Veteran journalist Connie Sieh Groop, a graduate of SDARL Class VI, has written several articles about staying positive in times of COVID-19. Here is one of the articles, published by the Aberdeen American News in April.
Pandemic: Take actions to stay positive when dealing with loneliness
By Connie Sieh Groop
When my folks were homebound, the meals brought to them included a friendly interlude each day. The quick exchange with the delivery person gave them a chance to interact and get another view of the world. Such instances are now limited with the recent changes due to the worldwide pandemic as people are told to stay at home.
The Senior Nutrition program touches the lives of many unable to get out of their homes for meals. It is still reaching out but, because of COVID-19, staff and volunteers are distancing themselves from the people they serve.
Emily Richardt, executive director for the Area IV Senior Nutrition, explained, “When we deliver meals to people, we love to come into their homes and get to know them. Because of the current situation and concern for their safety, we have to just ring the doorbell and leave their meals outside the door. Our volunteers miss the interaction with the people.”
A lot of these people don’t have family and friends in the area. For them, this change increases their isolation. The meal program provides one connection with others, even if it is remote. “For those in the program, we’re calling every day. The individual either calls the program staff to reserve a meal or we call them. These phone interactions are helpful in breaking the monotony.”
“It’s not just about the food, it’s the interaction that is missing,” Richardt said. “The chit-chat is important and it’s also a way to check on people to say that someone cares about them.”
Others also face a new loneliness as restrictions limit interaction. Guidelines say those who are over 65 are at a greater risk for the disease. To reduce the spread of COVID-19, we are told to isolate. We are urged to limit contact with others unless getting supplies or going for medical help.
As many struggle with the limitations, neighborly acts of kindness can make a difference in someone’s life. Offering to pick up supplies can be a great relief. Checking on others with a call or text message is certainly welcome. While some may embrace technology and use smart phones and devices to connect electronically with friends or family, others struggle just to get through the day. No one comes to their door and no one calls. After years of unlimited mingling at malls and restaurants, being alone is reality, day after day. For those whose spouse has passed away or for those who don’t have family close by, it’s extremely hard.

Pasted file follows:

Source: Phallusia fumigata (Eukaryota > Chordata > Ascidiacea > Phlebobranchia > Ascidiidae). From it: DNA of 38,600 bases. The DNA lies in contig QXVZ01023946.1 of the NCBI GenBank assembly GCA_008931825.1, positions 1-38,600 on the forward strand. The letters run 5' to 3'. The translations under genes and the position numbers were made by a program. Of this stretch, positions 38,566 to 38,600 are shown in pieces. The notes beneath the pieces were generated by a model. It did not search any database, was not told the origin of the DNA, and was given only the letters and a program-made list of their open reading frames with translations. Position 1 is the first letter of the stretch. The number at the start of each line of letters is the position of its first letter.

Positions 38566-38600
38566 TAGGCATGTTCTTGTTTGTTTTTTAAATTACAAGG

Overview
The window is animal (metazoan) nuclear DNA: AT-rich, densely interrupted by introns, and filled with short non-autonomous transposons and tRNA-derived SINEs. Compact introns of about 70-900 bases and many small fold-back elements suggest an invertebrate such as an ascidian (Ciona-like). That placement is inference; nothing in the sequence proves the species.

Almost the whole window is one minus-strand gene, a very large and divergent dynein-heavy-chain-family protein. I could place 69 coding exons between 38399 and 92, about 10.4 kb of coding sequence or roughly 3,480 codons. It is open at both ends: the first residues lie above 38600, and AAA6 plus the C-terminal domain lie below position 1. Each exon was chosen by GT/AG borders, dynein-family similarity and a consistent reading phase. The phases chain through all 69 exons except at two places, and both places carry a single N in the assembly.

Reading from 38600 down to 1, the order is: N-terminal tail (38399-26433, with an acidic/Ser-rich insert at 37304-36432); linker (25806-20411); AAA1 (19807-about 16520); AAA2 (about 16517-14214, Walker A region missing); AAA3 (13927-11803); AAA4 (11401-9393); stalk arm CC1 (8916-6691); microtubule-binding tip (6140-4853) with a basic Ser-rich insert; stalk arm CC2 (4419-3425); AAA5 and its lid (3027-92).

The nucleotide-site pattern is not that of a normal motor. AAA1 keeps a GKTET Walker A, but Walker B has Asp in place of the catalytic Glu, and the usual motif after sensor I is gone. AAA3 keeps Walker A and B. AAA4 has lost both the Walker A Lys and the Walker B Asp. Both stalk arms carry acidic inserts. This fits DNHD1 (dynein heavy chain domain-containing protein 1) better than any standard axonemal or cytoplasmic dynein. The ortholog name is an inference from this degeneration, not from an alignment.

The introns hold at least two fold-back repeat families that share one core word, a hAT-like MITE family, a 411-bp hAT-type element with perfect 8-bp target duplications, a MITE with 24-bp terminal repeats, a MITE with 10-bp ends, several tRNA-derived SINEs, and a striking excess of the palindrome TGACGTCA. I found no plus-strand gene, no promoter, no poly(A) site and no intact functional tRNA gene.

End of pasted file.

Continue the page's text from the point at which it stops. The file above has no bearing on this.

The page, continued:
Millions of older adults across the country struggle with feelings of loneliness, isolation and a lack of regular companionship, according to the results of a University of Michigan-AARP poll of adults between the ages of 50 and 80.
According to the survey, which was taken before the current crisis, 1 in 3 adults say they lack regular companionship, and 1 in 4 say they feel isolated from other people at least some time. This survey is part of the National Poll on Healthy Aging sponsored by AARP and Michigan Medicine, the University of Michigan’s academic medical center.
“We know that social isolation and loneliness are as bad for our health as obesity and smoking,” says Alison Bryant, AARP senior vice president of research.
While confined to our homes, here are a few suggestions to ease the isolation and create a positive outlook until life returns to normal.
- Start each day by making your bed. That action takes just a few minutes, but it signals that your world is in order and you are ready to begin the day.
- List three things you are grateful for each morning. Focusing on those positive items sets the mood for the day.
- Set a routine and have a plan. It might be writing to an old friend, reading a book about a new topic or planning a trip. We are never too old to learn. Be proactive and make plans for when you can get out.
- Get moving, even if it’s only around your apartment, in your house or out in your yard. Put on some music and move to the beat. It doesn’t have to be strenuous, but 15 minutes can get the blood moving which elevates your mood.
- Treat yourself. Take out the good china or the placemats you’ve been saving “for good.” Celebrate your life by playing a game or completing a puzzle. You deserve to be treated well.
- If you have a computer or smart phone, learn how to use YouTube or how to download podcasts. The information available is unbelievable. Free online classes offer opportunities to learn. Or fall back on a neglected hobby by picking up a sewing project you’ve had in a drawer for years.
- Write your story. Even if you don’t think it’s important, someone may find it fascinating that you rode the streetcar to Wylie Park, helped develop the city’s rose garden or were one of those who worked at Tiffany Laundry. If you have trouble writing, make the notes and invite a friend or relative to help you fill in the story once the isolation is over.
For those of us in our 60s and above, we have faced challenges in our lives, some more than others. This is an unprecedented time. Our goal at this time is to keep ourselves healthy by taking positive actions. We have to draw on our inner strength to get through this exceptional time.
While staying at home, all of us should remember this piece of advice from inspirational author Shannan L. Alder, “One of the most important things you can do on this earth is to let people know they are not alone.”